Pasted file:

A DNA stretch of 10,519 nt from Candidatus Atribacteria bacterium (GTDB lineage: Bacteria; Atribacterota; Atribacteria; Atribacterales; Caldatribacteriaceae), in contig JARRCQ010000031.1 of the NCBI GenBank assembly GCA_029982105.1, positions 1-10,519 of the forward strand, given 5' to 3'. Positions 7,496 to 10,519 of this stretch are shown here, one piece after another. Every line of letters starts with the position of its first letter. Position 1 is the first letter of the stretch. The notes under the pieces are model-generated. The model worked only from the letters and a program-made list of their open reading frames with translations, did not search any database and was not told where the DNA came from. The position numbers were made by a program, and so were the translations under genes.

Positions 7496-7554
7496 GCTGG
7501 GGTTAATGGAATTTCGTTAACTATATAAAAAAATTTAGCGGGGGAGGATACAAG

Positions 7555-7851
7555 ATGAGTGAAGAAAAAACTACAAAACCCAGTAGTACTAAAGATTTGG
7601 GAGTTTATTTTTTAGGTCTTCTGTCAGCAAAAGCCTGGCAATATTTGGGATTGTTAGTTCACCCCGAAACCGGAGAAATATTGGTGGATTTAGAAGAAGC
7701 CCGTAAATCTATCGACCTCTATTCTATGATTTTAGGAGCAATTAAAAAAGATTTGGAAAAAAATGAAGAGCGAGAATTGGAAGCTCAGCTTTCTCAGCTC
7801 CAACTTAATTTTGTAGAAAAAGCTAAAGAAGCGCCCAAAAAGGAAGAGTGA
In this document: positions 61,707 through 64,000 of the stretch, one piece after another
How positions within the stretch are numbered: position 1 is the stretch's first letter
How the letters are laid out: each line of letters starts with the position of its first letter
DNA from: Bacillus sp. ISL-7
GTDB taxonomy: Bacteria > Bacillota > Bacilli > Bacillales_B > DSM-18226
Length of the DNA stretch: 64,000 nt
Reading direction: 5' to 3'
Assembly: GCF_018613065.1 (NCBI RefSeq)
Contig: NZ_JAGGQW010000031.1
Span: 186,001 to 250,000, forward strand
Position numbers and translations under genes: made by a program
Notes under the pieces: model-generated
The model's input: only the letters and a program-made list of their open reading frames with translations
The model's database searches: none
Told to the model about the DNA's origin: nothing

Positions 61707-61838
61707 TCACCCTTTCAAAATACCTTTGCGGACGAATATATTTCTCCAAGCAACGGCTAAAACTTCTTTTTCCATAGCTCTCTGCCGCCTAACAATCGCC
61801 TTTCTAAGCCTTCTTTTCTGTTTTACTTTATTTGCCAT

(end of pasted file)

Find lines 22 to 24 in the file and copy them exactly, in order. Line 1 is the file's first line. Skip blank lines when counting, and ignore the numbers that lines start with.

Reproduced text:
The model's input: only the letters and a program-made list of their open reading frames with translations
The model's database searches: none
Told to the model about the DNA's origin: nothing